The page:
Banking & Finance

A $41 billion threat

China’s banks worry about Tencent and Alibaba

Laisee w

Now being sent digitally

Chinese telecom carriers used to ring in the Lunar New Year by announcing upbeat data on the numbers of celebratory text messages being sent across their networks. The figure peaked in 2012 at 32 billion texts. But the number looks set to decline for the second consecutive year. “Time to say goodbye to sending New Year blessings by short messages,” proclaimed Xinhua news agency this week.

Text messaging traffic is giving way to free alternatives like WeChat, a popular messaging app (and one that greatly irks the likes of China Mobile, as we pointed out in WiC177. It piggybacks on the telco’s bandwidth while simultaneously reducing its SMS revenues).

But WeChat is innovative too. According to its operator Tencent, more than 20 million “WeChat red packets” were sent during the first two days of the Year of the Horse. A novel addition to the Chinese New Year routine, the Tencent service delivers lai see money online rather than via the traditional practice of handing out red envelopes filled with fresh bank notes.

WeChat incorporates many of the social networking features of Facebook and WhatsApp. But another real coup, according to the Tech in Asia blog, is its development of banking services. “Once WeChat users clip their bank accounts to the app, they’ve opened their pocketbooks to Tencent,” the tech portal reported. “It’s quickly evolving into a catch-all solution for e-commerce, gaming and even consumer banking.”

Users of the app weren’t just sending digital lai see in the past week, they were also becoming increasingly aware of a wealth management scheme launched by Tencent in January. Known as Licaitong, the service was developed with four local fund houses including China Asset Management. According to the China Daily, WeChat users can buy into products offering better interest rates than typical bank deposits. Effectively Tencent is pooling tiny amounts of digital money into an online money market fund. Given its roughly 600 million user base, the potential could be huge.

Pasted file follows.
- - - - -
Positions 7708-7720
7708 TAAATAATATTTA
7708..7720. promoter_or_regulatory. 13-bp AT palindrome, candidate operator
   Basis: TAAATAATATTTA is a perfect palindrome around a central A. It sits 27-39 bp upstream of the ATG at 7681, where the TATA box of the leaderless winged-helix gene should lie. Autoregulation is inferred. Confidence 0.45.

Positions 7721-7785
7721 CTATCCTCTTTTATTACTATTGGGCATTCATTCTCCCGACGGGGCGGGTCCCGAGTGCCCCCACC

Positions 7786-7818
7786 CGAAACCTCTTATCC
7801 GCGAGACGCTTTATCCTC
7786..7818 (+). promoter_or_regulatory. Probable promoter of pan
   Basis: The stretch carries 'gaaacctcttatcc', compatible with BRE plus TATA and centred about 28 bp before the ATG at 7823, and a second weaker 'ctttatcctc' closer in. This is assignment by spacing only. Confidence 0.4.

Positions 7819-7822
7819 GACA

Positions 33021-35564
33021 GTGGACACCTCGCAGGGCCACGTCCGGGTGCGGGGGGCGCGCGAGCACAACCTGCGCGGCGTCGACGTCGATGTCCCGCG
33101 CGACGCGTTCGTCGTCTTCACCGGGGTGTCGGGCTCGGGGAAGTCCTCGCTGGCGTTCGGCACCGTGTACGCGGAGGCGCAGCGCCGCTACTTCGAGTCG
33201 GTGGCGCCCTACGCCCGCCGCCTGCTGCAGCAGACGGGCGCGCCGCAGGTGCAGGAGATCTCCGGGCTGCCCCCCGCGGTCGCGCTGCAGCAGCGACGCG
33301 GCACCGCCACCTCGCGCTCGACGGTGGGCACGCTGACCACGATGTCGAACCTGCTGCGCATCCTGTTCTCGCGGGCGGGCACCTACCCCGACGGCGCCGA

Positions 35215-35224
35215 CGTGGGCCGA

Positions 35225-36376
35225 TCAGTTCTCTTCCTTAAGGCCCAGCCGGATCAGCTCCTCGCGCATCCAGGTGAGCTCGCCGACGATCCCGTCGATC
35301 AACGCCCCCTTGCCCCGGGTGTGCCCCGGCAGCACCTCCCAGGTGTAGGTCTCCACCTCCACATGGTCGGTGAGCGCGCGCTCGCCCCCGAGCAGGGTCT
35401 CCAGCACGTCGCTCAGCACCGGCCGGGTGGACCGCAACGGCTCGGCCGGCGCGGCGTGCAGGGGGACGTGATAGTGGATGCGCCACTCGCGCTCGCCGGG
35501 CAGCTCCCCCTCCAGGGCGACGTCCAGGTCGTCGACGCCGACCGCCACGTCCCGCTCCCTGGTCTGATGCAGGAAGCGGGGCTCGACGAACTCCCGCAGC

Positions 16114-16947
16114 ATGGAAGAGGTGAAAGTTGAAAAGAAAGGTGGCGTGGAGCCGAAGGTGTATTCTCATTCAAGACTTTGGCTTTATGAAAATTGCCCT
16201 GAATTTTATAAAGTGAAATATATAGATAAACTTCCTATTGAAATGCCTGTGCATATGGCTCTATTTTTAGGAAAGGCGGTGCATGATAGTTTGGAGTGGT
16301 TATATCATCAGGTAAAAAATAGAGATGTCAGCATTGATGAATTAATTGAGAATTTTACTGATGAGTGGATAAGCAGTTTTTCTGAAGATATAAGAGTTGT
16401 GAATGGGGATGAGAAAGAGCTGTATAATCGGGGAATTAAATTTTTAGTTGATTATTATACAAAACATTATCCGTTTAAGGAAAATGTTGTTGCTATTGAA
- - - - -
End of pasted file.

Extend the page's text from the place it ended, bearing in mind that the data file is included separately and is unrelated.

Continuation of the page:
Licaitong is Tencent’s answer to its archrival Alibaba’s Yu’E Bao. When WiC first reported on Alibaba’s wealth management product in July last year, Yu’E Bao had collected less than Rmb7 billion in deposits (see WiC202). But Alibaba announced last month that funds have now grown to more than Rmb250 billion (about $41 billion) from 49 million customers. That makes Yu’E Bao the country’s largest mutual fund, the China Daily calculates.

Tencent’s New Year foray has put Alibaba on full alert. “This year’s Pearl Harbor attack was indeed beautifully planned and executed,” Alibaba’s chairman Jack Ma said of Tencent’s Licaitong and its red packet scheme. “Thankfully Chinese New Year is almost over, and the days are long ahead.”

Alibaba has more than Tencent to worry about. Encouraged by Yu’E Bao’s success, internet giants such as Baidu and NetEase, as well as retailer Suning, have all launched their own wealth management schemes. At this stage Licaitong and Yu’E Bao are the only ones directly linked to the money market (with business partners investing customer funds into corporate debt and government bonds). But the new offerings are shaking up the market. According to the China Securities Journal, the state banks are now planning more attractive money market funds of their own, to prevent the likes of Licaitong from luring away more of their deposit base. It’s a defensive strategy but one that comes with a cost. “The higher interest income earned by retail investors implies less profit for state banks,” the newspaper reasons.

Telecom carriers are joining the game too. Citing insiders, the Beijing News reported this week that China Mobile and China Telecom are both in talks with financial firms to launch similar products. The initial plans are to pool subscriber cash into various money market funds.

“Internet finance is now reliving the Three Kingdoms period,” Technology Daily proclaimed, referring to a bloody era in the third century when three states battled for dominance. It was arguably the most fascinating epoch in China’s long history, so the comparison is telling…


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